The European nation of Switzerland has voted in favour of a new law that makes any public expressions of homophobia illegal.
Under the new provision, sexual orientation has been added to existing legislation that outlaws discrimination based on race, ethnic origin or religion.
As a result, people who “publicly degrade or discriminate” against others on the basis of sexual orientation could now face jail time of up to three years.
The changes to the legislation follow a referendum in Switzerland on the matter, where 63.1% of those eligible voting for its implementation.
The referendum would not have been needed as the government had initially passed legislation banning sexual orientation discrimination in 2018, however, opponents of the legislation rallied together and collected the required 70,000 signatures to force a referendum on the law.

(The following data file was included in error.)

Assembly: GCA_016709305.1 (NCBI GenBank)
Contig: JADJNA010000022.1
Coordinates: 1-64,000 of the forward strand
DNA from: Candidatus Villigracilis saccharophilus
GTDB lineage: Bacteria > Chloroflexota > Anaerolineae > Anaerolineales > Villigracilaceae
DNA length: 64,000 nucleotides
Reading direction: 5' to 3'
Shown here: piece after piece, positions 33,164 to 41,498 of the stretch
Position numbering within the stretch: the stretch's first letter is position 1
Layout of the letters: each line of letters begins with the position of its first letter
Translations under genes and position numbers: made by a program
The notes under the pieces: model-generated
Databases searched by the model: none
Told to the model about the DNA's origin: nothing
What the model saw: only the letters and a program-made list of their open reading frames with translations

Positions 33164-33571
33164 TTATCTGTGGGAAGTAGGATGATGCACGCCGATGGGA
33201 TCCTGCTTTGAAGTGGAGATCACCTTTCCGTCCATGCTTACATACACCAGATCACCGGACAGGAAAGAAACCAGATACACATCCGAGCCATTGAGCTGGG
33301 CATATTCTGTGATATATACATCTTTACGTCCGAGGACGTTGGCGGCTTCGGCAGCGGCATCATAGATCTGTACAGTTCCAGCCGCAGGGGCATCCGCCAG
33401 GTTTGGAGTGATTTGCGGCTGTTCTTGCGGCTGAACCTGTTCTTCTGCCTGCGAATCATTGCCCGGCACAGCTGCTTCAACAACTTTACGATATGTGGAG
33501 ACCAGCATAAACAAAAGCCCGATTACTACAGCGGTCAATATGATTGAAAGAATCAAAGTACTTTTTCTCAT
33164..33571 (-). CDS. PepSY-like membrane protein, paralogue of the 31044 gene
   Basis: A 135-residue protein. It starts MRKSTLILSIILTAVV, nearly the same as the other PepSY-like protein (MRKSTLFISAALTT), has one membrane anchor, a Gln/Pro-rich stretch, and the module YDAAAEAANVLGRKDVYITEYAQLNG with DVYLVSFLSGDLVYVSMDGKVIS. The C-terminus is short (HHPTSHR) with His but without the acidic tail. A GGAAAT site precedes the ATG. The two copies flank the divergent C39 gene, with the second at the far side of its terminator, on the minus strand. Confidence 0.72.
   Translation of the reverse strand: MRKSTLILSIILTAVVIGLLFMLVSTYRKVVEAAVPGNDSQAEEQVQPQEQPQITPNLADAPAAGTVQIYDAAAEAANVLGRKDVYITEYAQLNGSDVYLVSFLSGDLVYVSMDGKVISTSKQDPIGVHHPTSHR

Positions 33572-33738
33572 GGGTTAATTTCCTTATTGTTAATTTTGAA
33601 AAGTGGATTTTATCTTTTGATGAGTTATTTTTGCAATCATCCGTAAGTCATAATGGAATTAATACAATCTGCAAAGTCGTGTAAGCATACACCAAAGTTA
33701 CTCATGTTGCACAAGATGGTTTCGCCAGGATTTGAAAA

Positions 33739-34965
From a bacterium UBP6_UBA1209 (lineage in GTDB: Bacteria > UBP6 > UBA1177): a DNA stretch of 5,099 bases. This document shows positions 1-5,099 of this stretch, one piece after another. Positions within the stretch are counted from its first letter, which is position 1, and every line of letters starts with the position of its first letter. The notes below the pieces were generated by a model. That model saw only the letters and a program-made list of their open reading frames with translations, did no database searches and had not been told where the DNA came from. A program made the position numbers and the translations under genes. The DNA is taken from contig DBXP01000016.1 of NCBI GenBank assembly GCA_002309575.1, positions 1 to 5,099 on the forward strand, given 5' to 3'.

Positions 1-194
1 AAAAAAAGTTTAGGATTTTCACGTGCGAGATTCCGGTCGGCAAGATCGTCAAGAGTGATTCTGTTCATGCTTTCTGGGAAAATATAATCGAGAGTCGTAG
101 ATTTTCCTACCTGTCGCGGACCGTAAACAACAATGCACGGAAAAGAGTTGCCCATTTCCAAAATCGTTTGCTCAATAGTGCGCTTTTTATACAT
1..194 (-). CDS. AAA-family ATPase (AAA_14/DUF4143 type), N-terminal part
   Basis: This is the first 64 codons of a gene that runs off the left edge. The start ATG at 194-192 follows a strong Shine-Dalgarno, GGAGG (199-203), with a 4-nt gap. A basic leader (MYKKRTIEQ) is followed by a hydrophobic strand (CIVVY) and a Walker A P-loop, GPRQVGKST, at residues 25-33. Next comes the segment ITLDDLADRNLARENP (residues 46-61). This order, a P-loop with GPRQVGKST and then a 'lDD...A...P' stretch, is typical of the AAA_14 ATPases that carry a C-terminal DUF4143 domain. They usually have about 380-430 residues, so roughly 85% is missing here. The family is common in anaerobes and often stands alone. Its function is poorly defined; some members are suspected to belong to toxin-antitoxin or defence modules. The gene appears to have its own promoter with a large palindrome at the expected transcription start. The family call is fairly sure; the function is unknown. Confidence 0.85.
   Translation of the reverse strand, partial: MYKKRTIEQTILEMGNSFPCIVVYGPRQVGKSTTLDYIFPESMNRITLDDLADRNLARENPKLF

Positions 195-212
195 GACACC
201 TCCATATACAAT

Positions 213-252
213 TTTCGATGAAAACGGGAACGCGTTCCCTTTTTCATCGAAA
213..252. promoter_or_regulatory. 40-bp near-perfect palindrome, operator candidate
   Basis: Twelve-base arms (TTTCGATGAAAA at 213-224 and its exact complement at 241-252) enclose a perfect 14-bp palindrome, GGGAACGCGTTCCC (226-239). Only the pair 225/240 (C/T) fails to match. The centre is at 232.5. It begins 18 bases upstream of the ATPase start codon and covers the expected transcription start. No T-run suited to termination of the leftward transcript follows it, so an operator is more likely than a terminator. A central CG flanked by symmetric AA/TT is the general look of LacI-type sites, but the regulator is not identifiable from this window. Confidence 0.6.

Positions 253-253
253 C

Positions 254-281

“With the adoption of the extension of the anti-discrimination penalty, homophobic hatred and discrimination against lesbians, gays and bisexuals will be punished,” said Swiss LGBTQ group, Pink Cross.
“This is a strong sign against homophobia and shows that a large majority of the Swiss population does not tolerate hate.”
The new law also bans the refusal to provide a service that is intended to be provided to the general public to someone on the basis of their sexual orientation. The provision does not restrict the right of people to express their views in private to friends and family.
It is reported that in the lead-up to the vote, activists distributed hundreds of thousands of flyers, stickers and buttons across the country, along with an estimated 20,000 rainbow flags being hung on windows and balconies to show support for the law.
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